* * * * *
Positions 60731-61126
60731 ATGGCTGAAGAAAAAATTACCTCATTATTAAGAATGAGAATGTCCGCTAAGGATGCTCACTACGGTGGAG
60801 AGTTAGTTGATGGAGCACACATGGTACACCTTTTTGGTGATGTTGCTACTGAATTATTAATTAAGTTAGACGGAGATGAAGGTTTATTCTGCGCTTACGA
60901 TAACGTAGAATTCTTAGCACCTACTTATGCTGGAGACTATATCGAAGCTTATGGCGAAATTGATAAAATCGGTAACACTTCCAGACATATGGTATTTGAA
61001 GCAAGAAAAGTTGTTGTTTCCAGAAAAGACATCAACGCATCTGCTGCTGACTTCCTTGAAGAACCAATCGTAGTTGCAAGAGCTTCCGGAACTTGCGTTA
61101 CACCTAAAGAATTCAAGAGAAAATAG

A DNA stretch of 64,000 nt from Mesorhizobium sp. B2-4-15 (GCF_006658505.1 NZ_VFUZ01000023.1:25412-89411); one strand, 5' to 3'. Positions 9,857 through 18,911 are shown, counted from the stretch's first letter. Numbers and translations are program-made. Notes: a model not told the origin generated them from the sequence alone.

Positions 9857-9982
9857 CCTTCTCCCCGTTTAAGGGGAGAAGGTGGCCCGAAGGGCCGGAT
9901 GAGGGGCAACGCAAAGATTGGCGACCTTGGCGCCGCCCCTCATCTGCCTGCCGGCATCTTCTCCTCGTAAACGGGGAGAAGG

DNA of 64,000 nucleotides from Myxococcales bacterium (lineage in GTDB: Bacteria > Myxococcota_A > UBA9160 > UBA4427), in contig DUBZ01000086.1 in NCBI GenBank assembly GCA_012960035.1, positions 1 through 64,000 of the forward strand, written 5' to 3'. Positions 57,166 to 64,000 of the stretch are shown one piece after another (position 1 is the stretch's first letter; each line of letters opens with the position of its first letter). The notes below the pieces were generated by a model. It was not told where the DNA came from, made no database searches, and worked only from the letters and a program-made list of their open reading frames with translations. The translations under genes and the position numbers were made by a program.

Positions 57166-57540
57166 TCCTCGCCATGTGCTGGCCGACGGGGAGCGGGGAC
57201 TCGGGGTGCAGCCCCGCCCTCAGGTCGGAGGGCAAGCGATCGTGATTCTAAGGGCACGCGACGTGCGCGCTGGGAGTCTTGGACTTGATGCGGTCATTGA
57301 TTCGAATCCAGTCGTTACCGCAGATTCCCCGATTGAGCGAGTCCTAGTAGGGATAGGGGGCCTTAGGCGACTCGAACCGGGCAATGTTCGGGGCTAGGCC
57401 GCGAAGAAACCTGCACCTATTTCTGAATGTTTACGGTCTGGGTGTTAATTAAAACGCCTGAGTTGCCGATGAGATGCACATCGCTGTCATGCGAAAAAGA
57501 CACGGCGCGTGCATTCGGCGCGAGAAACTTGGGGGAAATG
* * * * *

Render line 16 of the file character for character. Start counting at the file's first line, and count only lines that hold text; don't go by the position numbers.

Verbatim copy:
57401 GCGAAGAAACCTGCACCTATTTCTGAATGTTTACGGTCTGGGTGTTAATTAAAACGCCTGAGTTGCCGATGAGATGCACATCGCTGTCATGCGAAAAAGA